• 20Apr

    On April 18, 2017, President Trump signed a new Executive Order, “Buy American and Hire American.”  In the “Hire American” portion of the order, Trump announced he was directing DOL, DOJ, DHS, and DOS to review the current laws governing the H-1B program and suggest changes to prioritize the most skilled and highest paid positions. The issuance of such Executive Order is on the heels of the government’s announcement that it had received 199,000 H-1B petitions during the April 2017 filing period (compared with 236,000 petitions filed last year).

    The President also indicated he was directing federal agencies to review all visa programs and take prompt action to crack down on fraud and abuse in order to protect U.S. workers.

    Although it was signed with ceremonial flair, the Executive Order will have no immediate impact on H-1Bs. Many of the changes to the H-1B program contemplated by the Administration would require legislative action or rulemaking and would take time to go through the necessary processes.

    As a prelude to the Executive Order, the U.S. Department of Labor recently announced plans to protect U.S. workers from H-1B program discrimination by providing greater transparency and oversight.  As to such point, it is important to keep in mind that so long as an employer does not discriminate against U.S. workers (e.g., having a policy to only hire H-1B workers to fill certain positions), an employer may choose to hire foreign workers despite U.S. workers being qualified and available for work – so long as the appropriate wage is paid to the foreign nationals and the employment of H-1B foreign nationals will not adversely affect the working conditions of U.S. workers similarly employed in the area of intended employment.

    The DOL, however, is now cautioning employers who petition for H-1B visas not to discriminate against U.S. workers, and is supporting the U.S. Department of Homeland Security’s measures to further deter and detect H-1B visa fraud and abuse.

    DOL advises that it will protect American workers against discrimination through the following actions:

    • Rigorously use all of its existing authority to initiate investigations of H-1B program violators. This effort to protect U.S. workers will also involve greater coordination with other federal agencies, including the departments of Homeland Security and Justice for additional investigation and, if necessary, prosecution.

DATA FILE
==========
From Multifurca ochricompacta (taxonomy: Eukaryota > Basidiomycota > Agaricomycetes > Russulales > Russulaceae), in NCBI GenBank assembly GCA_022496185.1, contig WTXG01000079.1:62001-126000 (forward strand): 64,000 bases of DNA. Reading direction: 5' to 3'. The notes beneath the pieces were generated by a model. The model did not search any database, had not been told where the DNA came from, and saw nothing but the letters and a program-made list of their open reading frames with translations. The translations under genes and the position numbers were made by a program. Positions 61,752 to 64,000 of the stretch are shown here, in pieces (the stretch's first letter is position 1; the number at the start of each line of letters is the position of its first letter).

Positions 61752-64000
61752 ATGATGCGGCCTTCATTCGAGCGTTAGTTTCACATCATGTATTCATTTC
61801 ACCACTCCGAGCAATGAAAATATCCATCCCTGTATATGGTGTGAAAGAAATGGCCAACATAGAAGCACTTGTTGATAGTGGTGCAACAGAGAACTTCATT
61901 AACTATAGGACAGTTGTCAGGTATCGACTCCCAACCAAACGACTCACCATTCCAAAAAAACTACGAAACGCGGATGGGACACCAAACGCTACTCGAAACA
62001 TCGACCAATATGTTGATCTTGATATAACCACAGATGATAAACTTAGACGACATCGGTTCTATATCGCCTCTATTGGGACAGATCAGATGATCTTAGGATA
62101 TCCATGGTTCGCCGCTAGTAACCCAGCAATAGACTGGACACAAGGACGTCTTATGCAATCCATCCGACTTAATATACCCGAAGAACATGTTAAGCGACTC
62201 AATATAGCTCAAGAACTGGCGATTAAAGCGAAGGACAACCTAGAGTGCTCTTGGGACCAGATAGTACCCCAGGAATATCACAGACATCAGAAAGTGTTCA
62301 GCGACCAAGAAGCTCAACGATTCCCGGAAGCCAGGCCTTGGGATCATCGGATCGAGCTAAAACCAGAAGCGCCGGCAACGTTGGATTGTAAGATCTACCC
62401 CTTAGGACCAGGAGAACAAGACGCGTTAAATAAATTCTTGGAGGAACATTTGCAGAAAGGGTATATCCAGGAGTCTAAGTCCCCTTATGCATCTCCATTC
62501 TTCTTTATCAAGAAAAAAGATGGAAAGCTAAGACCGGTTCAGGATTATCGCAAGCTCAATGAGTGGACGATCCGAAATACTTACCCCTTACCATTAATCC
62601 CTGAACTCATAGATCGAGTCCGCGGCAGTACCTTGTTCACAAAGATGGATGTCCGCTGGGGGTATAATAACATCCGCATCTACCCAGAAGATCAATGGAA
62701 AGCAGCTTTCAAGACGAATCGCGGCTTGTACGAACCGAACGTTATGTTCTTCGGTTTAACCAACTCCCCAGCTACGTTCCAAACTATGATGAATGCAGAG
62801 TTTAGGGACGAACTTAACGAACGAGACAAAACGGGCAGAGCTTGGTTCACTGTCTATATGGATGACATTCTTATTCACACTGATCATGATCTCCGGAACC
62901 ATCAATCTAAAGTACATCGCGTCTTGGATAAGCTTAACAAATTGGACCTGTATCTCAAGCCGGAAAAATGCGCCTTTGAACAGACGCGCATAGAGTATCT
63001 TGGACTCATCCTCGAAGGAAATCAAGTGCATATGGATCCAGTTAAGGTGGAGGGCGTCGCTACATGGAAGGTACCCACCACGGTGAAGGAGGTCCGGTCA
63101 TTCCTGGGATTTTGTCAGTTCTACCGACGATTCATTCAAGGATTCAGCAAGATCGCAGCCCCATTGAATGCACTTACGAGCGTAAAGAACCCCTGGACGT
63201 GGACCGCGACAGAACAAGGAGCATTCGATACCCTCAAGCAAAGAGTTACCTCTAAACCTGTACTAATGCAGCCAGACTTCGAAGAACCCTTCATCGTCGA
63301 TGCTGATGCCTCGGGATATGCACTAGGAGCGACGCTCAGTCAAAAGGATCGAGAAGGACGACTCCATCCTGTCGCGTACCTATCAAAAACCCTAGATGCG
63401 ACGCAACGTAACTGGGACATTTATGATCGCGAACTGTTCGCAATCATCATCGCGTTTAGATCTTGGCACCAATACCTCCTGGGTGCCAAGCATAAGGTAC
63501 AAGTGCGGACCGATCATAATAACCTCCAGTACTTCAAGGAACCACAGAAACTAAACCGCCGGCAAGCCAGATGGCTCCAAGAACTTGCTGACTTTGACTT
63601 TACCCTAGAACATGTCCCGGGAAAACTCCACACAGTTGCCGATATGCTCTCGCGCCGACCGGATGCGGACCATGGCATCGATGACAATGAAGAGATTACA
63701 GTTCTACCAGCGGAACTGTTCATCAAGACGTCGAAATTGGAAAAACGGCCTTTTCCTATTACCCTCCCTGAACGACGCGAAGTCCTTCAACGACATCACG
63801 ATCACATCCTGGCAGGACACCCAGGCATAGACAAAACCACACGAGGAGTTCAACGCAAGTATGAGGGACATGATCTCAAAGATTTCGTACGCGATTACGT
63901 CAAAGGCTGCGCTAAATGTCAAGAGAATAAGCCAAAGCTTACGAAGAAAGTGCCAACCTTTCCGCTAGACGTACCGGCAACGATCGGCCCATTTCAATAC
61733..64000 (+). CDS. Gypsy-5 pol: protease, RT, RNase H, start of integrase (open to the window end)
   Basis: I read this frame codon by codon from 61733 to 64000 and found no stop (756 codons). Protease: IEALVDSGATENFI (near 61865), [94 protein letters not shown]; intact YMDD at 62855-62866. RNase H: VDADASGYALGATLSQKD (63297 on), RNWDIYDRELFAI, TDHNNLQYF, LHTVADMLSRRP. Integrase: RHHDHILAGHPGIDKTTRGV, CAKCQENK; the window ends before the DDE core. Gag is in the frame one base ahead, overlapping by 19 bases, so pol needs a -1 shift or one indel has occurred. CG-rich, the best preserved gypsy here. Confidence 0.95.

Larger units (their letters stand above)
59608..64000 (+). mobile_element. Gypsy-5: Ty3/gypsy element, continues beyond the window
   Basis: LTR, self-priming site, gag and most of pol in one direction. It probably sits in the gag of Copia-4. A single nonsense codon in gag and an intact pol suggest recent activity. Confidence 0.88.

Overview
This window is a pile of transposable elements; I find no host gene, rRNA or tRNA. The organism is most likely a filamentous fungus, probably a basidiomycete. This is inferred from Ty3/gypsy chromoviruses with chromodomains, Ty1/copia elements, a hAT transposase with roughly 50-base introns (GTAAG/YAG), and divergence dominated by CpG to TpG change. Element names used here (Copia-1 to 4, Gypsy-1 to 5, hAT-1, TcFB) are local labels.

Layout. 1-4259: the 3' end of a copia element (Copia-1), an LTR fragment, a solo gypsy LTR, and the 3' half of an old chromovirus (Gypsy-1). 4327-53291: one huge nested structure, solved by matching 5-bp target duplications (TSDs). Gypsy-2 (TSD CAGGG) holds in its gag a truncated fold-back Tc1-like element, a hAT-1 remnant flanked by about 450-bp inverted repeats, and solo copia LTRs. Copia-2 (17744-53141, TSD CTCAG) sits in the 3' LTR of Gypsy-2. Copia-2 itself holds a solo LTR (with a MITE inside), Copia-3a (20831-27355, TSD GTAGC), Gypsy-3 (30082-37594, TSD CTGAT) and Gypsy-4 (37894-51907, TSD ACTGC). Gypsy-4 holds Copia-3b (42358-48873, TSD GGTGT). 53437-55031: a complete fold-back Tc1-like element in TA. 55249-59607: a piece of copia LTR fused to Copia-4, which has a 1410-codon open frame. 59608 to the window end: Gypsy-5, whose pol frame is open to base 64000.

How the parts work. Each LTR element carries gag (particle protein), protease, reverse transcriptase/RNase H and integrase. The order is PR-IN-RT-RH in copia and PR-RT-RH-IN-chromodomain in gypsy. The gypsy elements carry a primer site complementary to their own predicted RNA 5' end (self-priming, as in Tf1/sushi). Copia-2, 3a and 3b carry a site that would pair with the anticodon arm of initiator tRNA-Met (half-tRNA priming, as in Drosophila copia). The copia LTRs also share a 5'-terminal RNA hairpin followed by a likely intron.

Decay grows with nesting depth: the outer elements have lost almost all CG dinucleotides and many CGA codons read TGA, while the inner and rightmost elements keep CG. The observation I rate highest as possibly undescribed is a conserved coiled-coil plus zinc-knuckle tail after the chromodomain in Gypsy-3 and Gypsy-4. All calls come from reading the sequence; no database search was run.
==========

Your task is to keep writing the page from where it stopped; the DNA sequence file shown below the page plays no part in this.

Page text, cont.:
• Consider changes to the Labor Condition Application for future H-1B application cycles. The Labor Condition Application, which is a required part of the H-1B visa application process, may be updated to provide greater transparency for agency personnel, U.S. workers and the general public.
    • Continue to engage stakeholders on how the program might be improved to provide greater protections for U.S. workers, under existing authorities or through legislative changes.

    To further deter and detect abuse, U.S. Citizenship and Immigration Services (USCIS) has established an email address which will allow individuals (including both American workers and H-1B workers who suspect they or others may be the victim of H-1B fraud or abuse) to submit tips, alleged violations and other relevant information about potential H-1B fraud or abuse. Individuals also can report allegations of H-1B violations by submitting Form WH-4 to the department’s Wage and Hour Division.

    WHAT DOES THIS MEAN FOR U.S. EMPLOYERS WHO RELY ON THE H-1B PROGRAM?

    Employer compliance with the rules governing the H-1B program is now paramount.  In this regard, employers should adopt the following best practices:

    • Anticipate (and, thus, be prepared for) an increase in unannounced H-1B site visits by DOL and USCIS, especially if the employer is an H-1B dependent employer or places H-1B workers off-site at client locations, or if the government is unable to verify the employer’s business information using commercial sources such as the Validation Instrument for Business Enterprises (VIBE) Program.  Such site visits will most likely involve questioning of the H-1B worker to confirm employment in the position offered and salary paid as set forth in the H-1B petition.
    • Conduct a self-audit of your H-1B Public Access Files in anticipation of increased audits by DOL and/or USCIS.
    • Expect some changes to the Labor Condition Application (LCA) process.  The LCA is the form submitted to DOL which, among other things, contains the rate of pay, applicable prevailing wage, period of employment and work location.  It also contains attestations by the employer regarding working conditions of the H-1B worker.
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    Posted by Meyner and Landis @ 4:51 pm

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